At a time when so many of the usual pleasures Paris offers – cafés, bars, restaurants, theaters, cinemas, museums – have been denied us, I have rediscovered a quintessentially Parisian pastime: flâner. Meaning to stroll or to wander without any precise destination in mind, the word “flâner” became imbued with deeper significance in the 19th century, when the flâneur became a potent symbol of modernity and urban life.
The poet Charles Baudelaire, more than any other writer, saw the flâneur as encapsulating the figure of the artist-poet who wanders and observes, caught “in the midst of the fugitive and the infinite.” Yet even he could not have guessed how appropriate his words would be to this time of pandemic when he describes the flâneur as rejoicing “in his anonymity.” As I have wandered the streets of Paris each day before the 6pm curfew, dutifully wearing a mask and observing others, whose faces are also hidden, I have become aware of how difficult it is to decode people’s expressions.
In non-Covid times, I usually find myself walking with a precise purpose: to meet friends for dinner, visit an exhibition or rush to an opera (almost always heading south from my base in the ninth arrondissement). This time, I have simply walked for its own sake, usually northward, and have chanced upon streets, buildings, squares and statues that I knew nothing about, even though they are located close to where I live.
Discovering the exquisite Théâtre de l’Atelier, for instance, which was built in 1822 and has staged much of the significant theater of the past century, including works by Samuel Beckett, Jean Anouilh, Françoise Sagan and Eugène Ionesco, made me determined to see some plays there when it reopens.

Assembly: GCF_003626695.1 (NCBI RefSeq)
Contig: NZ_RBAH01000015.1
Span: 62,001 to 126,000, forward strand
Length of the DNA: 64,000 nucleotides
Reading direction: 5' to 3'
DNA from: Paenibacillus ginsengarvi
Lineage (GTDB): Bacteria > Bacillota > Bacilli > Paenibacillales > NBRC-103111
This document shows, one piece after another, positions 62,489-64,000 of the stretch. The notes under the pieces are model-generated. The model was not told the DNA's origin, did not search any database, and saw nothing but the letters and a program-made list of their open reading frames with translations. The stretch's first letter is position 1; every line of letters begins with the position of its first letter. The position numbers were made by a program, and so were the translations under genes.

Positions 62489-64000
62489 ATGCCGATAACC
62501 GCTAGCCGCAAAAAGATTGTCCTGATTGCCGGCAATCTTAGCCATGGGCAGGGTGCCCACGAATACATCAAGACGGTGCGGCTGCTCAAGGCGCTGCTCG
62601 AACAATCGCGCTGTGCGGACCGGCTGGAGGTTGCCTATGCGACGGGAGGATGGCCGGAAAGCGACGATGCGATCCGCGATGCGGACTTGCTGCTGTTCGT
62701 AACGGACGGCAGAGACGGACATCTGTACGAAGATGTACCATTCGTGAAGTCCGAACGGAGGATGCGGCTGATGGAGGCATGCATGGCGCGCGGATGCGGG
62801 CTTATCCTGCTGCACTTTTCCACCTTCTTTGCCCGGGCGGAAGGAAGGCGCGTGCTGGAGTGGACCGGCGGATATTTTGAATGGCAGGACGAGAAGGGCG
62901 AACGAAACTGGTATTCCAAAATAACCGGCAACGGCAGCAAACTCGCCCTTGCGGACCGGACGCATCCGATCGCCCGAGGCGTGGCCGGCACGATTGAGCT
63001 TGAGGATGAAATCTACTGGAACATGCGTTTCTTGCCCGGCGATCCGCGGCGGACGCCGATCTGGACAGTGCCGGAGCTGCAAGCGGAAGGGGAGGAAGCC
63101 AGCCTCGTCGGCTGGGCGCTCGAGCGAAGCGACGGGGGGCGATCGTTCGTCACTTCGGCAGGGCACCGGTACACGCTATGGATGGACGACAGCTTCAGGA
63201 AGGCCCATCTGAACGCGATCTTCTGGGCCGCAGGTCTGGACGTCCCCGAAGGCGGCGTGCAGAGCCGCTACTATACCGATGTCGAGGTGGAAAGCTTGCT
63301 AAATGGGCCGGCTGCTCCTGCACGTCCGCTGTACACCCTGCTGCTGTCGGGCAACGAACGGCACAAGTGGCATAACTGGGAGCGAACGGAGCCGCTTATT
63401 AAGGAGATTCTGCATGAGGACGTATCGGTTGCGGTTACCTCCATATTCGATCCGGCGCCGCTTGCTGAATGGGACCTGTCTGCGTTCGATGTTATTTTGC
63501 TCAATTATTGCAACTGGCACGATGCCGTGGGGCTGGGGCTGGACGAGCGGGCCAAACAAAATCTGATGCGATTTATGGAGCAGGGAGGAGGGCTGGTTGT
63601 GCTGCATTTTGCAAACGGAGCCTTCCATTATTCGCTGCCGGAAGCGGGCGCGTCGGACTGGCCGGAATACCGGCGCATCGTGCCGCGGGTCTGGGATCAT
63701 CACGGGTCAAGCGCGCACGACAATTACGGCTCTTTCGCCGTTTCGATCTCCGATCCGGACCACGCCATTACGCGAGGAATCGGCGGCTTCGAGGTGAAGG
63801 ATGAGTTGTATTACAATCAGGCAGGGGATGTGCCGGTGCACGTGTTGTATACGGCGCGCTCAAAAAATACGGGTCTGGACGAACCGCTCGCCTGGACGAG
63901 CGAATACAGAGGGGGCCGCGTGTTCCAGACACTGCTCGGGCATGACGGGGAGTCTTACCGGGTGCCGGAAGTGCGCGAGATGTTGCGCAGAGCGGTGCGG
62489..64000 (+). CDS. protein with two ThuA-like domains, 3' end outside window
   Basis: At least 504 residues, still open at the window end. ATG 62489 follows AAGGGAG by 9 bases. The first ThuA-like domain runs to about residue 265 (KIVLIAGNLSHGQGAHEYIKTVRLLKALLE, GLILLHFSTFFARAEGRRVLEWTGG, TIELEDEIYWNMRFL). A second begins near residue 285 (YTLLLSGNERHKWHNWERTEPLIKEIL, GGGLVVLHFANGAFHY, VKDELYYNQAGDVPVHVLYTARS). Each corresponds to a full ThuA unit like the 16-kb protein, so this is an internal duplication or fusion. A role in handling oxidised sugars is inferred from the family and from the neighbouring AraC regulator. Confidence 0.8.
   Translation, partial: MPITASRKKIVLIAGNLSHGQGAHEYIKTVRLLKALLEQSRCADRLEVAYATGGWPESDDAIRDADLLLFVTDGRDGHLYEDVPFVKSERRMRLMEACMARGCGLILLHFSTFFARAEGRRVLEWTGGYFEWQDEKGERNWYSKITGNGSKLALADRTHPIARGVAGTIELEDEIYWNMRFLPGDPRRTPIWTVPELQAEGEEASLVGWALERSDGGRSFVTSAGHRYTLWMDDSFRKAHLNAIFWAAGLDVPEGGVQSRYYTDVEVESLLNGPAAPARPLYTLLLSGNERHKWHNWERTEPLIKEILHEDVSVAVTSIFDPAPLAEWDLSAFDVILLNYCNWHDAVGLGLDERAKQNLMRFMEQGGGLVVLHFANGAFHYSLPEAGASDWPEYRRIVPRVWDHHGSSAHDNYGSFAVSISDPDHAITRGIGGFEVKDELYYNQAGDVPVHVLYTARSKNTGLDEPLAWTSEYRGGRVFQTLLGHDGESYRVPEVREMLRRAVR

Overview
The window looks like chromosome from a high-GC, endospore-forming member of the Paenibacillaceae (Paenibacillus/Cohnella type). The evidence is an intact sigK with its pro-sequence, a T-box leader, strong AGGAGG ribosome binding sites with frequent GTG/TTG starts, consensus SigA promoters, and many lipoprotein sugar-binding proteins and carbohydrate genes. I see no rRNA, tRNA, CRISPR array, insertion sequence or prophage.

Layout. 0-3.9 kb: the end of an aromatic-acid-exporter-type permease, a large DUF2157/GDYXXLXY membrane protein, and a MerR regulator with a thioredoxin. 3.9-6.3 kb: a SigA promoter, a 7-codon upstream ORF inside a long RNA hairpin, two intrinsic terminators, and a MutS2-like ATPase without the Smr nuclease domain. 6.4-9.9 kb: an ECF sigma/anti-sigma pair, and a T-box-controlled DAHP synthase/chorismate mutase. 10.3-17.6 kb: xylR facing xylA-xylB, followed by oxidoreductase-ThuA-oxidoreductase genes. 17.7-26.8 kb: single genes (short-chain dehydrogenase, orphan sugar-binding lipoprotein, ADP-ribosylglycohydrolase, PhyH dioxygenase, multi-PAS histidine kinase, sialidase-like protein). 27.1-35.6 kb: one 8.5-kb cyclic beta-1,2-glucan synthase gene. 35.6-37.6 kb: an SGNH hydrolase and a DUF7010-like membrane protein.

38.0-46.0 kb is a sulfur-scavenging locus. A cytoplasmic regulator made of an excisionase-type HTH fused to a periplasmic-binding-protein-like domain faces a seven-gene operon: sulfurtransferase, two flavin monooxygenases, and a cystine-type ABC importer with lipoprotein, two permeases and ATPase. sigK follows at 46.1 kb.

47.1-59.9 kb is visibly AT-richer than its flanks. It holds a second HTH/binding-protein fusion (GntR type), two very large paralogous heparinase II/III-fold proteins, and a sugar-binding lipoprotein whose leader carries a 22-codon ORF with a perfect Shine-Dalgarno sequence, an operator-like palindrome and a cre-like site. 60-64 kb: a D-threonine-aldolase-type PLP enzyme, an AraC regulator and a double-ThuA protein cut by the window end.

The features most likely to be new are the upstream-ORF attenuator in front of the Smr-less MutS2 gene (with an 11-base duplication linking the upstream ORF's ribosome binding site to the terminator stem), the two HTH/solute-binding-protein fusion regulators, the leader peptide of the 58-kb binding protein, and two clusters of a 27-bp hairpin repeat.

One particularly unexpected pleasure of wandering the streets has been to visit places normally overrun with tourists that I have previously made a point of avoiding. Even though the sight of boarded-up bars and hotels testifies to the awful economic consequences of the pandemic, imbibing the beauty of an empty, silent Montmartre felt like a unique experience, unlikely to be relived.
Wandering without any clear purpose not only clocked up the steps, recorded dutifully by my cellphone, but made me stumble upon places like the Parc Monceau (with its faux-antique columns and statue of poet and playwright Alfred de Musset) that I’d never quite gotten around to visiting, and the Bassin de la Villette, where I had often been (usually to meet friends at the cinema) without ever appreciating the splendor of its urban skyscape.
Perhaps now is the time to signal the need for a post-pandemic (unmasked) flâneur who will be willing to appreciate anew the unexpected routes and detours that Paris offers without becoming complacent about all the other pleasures that we used to take for granted.Favorite